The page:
- Which social norms in our organization hold us back in the sustainability transition?
- Which exemplary behaviour is our leadership showing? Do they visibly act on the sustainability strategy?
- To what extent are people intrinsically motivated to contribute to sustainability and do people understand how they can contribute?
- And of course… what biases possibly prevent people from displaying desired behaviour
This root-cause analysis helps you to decide what topics need attention when developing your behaviour interventions and what behavioural insights are relevant to take into account. You can complement this analysis with a heat map of your organisation: In which departments or teams can you make the biggest impact or do you see the biggest gaps between desired and undesired behaviour?
2. Develop a clear and inspiring change story with concrete quick wins and longer term approach
With the root causes and hotspots in mind, you can draft a targeted behavioural change plan. In this approach you can address more formal changes such as: translating the sustainability strategy into the business strategy, into annual plans. Or, when relevant redesign of governance & target setting to embed sustainability in your core business and structure.
Next to these kind of formal changes, you should address informal changes for example by developing new leadership behaviours that reinforce the transition to a more sustainable organisation and setting new norms via leadership behaviour. Or by inspiring & activating your employees via nudges and gamification.
For formal as well as informal changes, it’s recommended to apply behavioural insights in order to make interventions effective. It’s also important to introduce some quick wins with immediate impact such as: what symbolic moves can we already make to emphasise our intent towards employees? Think of decreasing the amount of animal protein in your canteen or redesign travel and mobility policy on flying or make visible changes in your building that support your sustainability strategy.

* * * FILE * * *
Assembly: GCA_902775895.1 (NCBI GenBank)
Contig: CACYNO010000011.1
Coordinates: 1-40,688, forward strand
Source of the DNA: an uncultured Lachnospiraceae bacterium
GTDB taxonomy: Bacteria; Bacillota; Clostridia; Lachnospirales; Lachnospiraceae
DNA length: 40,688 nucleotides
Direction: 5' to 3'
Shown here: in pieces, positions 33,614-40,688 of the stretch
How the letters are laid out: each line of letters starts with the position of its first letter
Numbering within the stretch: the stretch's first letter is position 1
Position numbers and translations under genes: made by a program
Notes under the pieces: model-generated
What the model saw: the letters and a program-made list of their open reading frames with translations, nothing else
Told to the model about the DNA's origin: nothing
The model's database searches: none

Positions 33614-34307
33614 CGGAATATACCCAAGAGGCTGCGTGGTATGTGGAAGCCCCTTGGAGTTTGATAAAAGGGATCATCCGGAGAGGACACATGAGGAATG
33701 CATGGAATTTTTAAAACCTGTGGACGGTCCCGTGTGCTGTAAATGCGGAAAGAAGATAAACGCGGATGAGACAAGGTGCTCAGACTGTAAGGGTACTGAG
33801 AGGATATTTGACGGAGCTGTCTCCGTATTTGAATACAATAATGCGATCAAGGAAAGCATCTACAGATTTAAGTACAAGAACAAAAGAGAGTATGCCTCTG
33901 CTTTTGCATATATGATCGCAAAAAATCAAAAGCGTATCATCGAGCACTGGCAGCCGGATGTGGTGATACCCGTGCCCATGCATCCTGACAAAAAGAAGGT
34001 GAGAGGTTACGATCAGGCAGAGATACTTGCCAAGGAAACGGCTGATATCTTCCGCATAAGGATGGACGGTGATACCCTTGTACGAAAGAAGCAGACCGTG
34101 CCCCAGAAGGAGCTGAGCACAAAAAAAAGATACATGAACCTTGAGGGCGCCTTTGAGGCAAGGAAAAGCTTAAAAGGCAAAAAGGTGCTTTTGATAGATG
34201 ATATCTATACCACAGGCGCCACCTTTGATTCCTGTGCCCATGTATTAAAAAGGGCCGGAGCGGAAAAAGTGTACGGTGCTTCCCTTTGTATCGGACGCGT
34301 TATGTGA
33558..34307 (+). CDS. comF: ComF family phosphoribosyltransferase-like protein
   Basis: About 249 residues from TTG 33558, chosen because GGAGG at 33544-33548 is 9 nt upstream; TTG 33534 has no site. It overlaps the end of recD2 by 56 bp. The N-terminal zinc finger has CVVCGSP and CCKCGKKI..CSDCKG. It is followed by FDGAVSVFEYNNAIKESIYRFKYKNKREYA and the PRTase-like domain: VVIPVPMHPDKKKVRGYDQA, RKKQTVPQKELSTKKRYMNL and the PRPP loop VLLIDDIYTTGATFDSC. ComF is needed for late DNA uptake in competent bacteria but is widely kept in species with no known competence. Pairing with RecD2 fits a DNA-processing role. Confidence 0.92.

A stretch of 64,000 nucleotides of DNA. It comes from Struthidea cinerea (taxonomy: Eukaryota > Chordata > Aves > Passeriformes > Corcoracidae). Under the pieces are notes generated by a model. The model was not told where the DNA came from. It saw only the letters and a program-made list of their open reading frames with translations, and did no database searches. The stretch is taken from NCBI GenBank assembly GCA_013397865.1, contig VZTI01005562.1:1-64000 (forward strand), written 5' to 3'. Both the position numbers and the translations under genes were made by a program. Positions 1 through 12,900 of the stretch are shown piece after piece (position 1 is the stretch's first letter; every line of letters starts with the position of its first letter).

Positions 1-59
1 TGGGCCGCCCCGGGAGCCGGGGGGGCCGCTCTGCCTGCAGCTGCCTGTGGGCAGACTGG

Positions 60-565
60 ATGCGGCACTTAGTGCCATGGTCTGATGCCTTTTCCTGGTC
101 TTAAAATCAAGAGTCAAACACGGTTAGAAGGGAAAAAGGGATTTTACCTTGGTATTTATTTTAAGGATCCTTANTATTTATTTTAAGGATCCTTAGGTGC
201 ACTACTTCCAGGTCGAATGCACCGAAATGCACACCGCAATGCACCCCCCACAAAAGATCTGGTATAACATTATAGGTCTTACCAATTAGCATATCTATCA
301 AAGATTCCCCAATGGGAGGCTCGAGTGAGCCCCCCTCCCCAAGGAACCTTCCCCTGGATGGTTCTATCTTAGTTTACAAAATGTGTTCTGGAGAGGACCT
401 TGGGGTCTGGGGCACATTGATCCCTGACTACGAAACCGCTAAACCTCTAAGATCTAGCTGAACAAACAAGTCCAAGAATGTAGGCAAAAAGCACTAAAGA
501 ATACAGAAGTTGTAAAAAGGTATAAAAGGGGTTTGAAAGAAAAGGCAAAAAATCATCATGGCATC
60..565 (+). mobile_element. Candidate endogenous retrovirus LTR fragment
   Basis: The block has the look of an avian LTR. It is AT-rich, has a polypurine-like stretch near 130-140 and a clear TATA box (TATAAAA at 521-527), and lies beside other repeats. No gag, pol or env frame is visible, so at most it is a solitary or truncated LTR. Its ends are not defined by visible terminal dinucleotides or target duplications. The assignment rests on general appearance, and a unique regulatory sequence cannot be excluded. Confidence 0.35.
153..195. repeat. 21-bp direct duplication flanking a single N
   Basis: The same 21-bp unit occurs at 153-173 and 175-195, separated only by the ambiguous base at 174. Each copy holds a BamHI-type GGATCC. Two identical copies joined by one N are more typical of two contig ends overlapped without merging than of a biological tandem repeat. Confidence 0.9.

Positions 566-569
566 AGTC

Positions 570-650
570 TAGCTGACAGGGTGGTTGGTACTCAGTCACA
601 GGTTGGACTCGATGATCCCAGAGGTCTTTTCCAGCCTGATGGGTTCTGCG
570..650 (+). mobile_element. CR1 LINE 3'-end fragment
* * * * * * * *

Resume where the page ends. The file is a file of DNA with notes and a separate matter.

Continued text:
To inspire your leaders and employees to act, it’s really helpful to translate this behavioural change plan into a compelling change story in which the why, what and how of the sustainability strategy and the behavioural change needed becomes clear and touches people into their hearts & minds. Bringing close the impact of climate change and loss of biodiversity and making the opportunities you see as a company tangible, can be really impactful in making people ready for change.
3. Use behaviour insights to accelerate and to ‘make it stick’
To effectively design and implement your change plan and change story, behavioural insights can be of great help. Make use of the following behavioural insights to maximise your impact.
- Create a group of sustainability ambassadors: we tend to evaluate ourselves by looking at others. It’s because of social comparison that if we’re surrounded by other people in a group who are taking action on climate change, we’re more likely to do the same.
- Involve employees actively in idea generation how to achieve the sustainability targets. This reinforces the endowment effect: when we own something (even an idea), we tend to value it more.
- Make use of gamification: people are more likely to change behaviour, when the change is easy, attractive and fun to do. In certain environments, adding a competitive element can really boost active participation.
Want to know more or need some help to get started or to design
your behaviour interventions to boost sustainability in your organisation? Please reach out to one of our experts
Marian Stellingwerf (email@example.com) or
Corriene van Eck (firstname.lastname@example.org)